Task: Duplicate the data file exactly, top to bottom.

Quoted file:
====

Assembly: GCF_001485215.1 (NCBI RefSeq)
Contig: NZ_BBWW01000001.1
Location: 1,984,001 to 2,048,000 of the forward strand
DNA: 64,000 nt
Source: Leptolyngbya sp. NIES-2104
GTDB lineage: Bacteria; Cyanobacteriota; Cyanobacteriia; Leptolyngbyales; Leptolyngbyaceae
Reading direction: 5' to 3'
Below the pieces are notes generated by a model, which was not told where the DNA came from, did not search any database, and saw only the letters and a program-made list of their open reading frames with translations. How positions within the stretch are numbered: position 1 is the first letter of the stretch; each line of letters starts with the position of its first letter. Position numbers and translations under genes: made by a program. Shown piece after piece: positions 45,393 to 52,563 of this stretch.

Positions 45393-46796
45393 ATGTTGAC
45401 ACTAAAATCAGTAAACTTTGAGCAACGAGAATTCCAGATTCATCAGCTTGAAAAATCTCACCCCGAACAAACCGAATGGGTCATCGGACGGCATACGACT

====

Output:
Assembly: GCF_001485215.1 (NCBI RefSeq)
Contig: NZ_BBWW01000001.1
Location: 1,984,001 to 2,048,000 of the forward strand
DNA: 64,000 nt
Source: Leptolyngbya sp. NIES-2104
GTDB lineage: Bacteria; Cyanobacteriota; Cyanobacteriia; Leptolyngbyales; Leptolyngbyaceae
Reading direction: 5' to 3'
Below the pieces are notes generated by a model, which was not told where the DNA came from, did not search any database, and saw only the letters and a program-made list of their open reading frames with translations. How positions within the stretch are numbered: position 1 is the first letter of the stretch; each line of letters starts with the position of its first letter. Position numbers and translations under genes: made by a program. Shown piece after piece: positions 45,393 to 52,563 of this stretch.

Positions 45393-46796
45393 ATGTTGAC
45401 ACTAAAATCAGTAAACTTTGAGCAACGAGAATTCCAGATTCATCAGCTTGAAAAATCTCACCCCGAACAAACCGAATGGGTCATCGGACGGCATACGACT